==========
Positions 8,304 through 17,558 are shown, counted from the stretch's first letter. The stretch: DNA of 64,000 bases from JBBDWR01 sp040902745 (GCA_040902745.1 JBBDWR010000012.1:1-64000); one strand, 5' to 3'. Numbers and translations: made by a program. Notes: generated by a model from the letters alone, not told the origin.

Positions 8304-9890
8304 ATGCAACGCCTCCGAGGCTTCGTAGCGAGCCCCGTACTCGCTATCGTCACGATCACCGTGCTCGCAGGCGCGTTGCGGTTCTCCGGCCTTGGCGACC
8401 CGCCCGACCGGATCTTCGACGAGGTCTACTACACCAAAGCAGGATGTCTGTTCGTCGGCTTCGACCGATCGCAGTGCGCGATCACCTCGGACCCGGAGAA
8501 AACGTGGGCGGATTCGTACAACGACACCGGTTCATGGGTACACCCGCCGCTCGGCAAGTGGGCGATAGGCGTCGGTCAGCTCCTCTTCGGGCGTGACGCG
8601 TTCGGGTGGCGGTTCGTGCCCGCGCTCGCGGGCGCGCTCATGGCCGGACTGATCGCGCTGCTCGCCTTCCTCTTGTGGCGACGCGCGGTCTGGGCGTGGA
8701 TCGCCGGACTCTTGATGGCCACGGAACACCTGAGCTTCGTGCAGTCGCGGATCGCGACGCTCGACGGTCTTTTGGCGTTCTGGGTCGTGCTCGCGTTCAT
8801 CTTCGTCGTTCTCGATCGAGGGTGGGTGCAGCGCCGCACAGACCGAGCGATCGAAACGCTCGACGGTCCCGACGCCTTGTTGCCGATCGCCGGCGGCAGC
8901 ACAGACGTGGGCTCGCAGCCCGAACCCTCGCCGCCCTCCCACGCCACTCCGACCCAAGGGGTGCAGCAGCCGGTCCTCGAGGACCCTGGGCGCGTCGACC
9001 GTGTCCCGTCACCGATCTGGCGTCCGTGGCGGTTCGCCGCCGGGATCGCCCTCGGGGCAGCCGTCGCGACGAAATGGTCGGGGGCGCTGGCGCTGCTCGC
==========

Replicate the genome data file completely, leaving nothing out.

Positions 8,304 through 17,558 are shown, counted from the stretch's first letter. The stretch: DNA of 64,000 bases from JBBDWR01 sp040902745 (GCA_040902745.1 JBBDWR010000012.1:1-64000); one strand, 5' to 3'. Numbers and translations: made by a program. Notes: generated by a model from the letters alone, not told the origin.

Positions 8304-9890
8304 ATGCAACGCCTCCGAGGCTTCGTAGCGAGCCCCGTACTCGCTATCGTCACGATCACCGTGCTCGCAGGCGCGTTGCGGTTCTCCGGCCTTGGCGACC
8401 CGCCCGACCGGATCTTCGACGAGGTCTACTACACCAAAGCAGGATGTCTGTTCGTCGGCTTCGACCGATCGCAGTGCGCGATCACCTCGGACCCGGAGAA
8501 AACGTGGGCGGATTCGTACAACGACACCGGTTCATGGGTACACCCGCCGCTCGGCAAGTGGGCGATAGGCGTCGGTCAGCTCCTCTTCGGGCGTGACGCG
8601 TTCGGGTGGCGGTTCGTGCCCGCGCTCGCGGGCGCGCTCATGGCCGGACTGATCGCGCTGCTCGCCTTCCTCTTGTGGCGACGCGCGGTCTGGGCGTGGA
8701 TCGCCGGACTCTTGATGGCCACGGAACACCTGAGCTTCGTGCAGTCGCGGATCGCGACGCTCGACGGTCTTTTGGCGTTCTGGGTCGTGCTCGCGTTCAT
8801 CTTCGTCGTTCTCGATCGAGGGTGGGTGCAGCGCCGCACAGACCGAGCGATCGAAACGCTCGACGGTCCCGACGCCTTGTTGCCGATCGCCGGCGGCAGC
8901 ACAGACGTGGGCTCGCAGCCCGAACCCTCGCCGCCCTCCCACGCCACTCCGACCCAAGGGGTGCAGCAGCCGGTCCTCGAGGACCCTGGGCGCGTCGACC
9001 GTGTCCCGTCACCGATCTGGCGTCCGTGGCGGTTCGCCGCCGGGATCGCCCTCGGGGCAGCCGTCGCGACGAAATGGTCGGGGGCGCTGGCGCTGCTCGC